Contested copyright bill enters final stages in parliamentary committee
Copyright lawyers, publishers, broadcasters and recording companies objected to the bill both on substantive grounds and because of its poor drafting during 10 days of public hearings in 2017
Parliament’s trade & industry committee is in the final stages of adopting the controversial Copyright Amendment Bill despite strong opposition by academics and those in the industry who claim it would deter investment.
The committee was due to sit on Thursday night to go through the bill clause by clause as a prelude to its final adoption.
Copyright lawyers, publishers, broadcasters and recording companies objected to the bill both on substantive grounds and because of its poor drafting during 10 days of public hearings in 2017.
More than 70 submissions on the bill — first gazetted in July 2016 — were received by the committee which established a technical task team to redraft it. Apart from technical amendments, there have not been substantive changes to the provisions of the original bill.
There was a general consensus during the pubic hearings that SA had good copyright legislation but that it needed to be updated to take account of technological developments. Instead the bill proposes to fundamentally change the country’s copyright regime.
The bill’s memorandum states that it “aims to enhance access to and use of copyright works, to promote access to information for the advancement of education and research and payment of royalties to alleviate the plight of the creative industry”.
In an interview on Thursday committee chair Joan Fubbs defended the bill, including its retrospective provisions saying the final product was a great improvement on the initial version.
One of the more contentious aspects of the bill is its introduction of the “fair use” principle used in the US and favoured by Google. This principle would coexist with the current system of “fair dealing” with regard to exceptions to copyright infringement, a hybrid system which DA deputy trade and industry spokesperson Ghaleb Cachalia said merely fudged the issue.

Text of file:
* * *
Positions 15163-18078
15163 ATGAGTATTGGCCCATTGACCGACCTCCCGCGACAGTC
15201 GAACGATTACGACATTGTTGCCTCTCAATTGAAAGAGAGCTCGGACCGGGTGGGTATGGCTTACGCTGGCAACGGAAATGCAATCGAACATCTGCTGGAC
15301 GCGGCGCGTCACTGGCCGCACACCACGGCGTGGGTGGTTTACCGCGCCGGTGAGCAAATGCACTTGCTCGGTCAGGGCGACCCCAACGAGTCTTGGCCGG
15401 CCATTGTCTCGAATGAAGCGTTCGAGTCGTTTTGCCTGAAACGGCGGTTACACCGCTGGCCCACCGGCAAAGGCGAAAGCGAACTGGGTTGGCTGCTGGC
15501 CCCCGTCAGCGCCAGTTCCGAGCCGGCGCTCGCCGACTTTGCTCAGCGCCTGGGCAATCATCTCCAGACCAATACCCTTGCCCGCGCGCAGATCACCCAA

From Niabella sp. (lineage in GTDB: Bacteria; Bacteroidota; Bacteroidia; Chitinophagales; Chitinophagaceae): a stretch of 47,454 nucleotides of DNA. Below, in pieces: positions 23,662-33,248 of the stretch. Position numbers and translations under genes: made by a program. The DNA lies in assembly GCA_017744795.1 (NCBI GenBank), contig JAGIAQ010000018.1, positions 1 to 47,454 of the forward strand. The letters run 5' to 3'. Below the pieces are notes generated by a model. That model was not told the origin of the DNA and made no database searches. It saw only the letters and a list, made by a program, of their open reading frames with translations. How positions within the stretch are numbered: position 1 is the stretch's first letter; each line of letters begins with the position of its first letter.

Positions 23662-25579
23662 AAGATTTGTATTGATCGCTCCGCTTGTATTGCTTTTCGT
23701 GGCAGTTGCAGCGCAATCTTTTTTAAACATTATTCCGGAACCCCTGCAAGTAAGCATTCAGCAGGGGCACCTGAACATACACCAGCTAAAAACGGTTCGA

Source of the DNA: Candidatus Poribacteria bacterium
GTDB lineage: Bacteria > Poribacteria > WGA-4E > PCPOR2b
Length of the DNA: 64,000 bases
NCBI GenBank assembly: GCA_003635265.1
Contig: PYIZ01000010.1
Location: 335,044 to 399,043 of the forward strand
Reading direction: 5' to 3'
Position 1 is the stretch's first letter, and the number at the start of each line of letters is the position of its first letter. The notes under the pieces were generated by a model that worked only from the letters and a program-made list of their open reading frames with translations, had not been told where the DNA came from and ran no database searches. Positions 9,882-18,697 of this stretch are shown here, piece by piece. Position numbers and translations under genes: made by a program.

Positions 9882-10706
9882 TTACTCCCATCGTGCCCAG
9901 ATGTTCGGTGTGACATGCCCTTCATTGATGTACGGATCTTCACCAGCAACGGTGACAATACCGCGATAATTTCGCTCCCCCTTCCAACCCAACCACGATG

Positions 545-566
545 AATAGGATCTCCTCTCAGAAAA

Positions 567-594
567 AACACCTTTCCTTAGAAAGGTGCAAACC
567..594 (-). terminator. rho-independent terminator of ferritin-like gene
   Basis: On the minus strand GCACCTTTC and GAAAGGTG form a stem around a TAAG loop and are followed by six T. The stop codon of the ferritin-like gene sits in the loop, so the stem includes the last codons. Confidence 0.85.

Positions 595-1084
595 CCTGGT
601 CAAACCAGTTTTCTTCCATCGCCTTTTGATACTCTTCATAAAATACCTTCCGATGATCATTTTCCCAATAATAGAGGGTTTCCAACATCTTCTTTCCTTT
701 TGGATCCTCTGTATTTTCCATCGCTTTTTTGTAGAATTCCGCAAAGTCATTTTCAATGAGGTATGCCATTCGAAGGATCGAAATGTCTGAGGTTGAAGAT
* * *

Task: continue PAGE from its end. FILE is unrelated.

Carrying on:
The fair dealing exception in the current Copyright Act allows the use of other people’s copyright protected material for the purpose of research, private study, education, satire, parody, criticism, review or news reporting, provided that what is done with the work is “fair”.
Fubbs argued that the fair use principle would take SA into the future. It would open up the opportunities to educational institutions, technology and innovation while at the same time protecting creators’ works. She rejected accusations that Google had exerted undue pressure on the committee to adopt the fair use principle which would benefit the internet search engine.
Owen Dean, emeritus professor of copyright law at Stellenbosch University, has a very negative view of the amendment bill which he said would undermine the rights of copyright owners. He said the bill was “very badly drafted and fundamentally flawed. I have recommended that it should be withdrawn and the process started all over again”.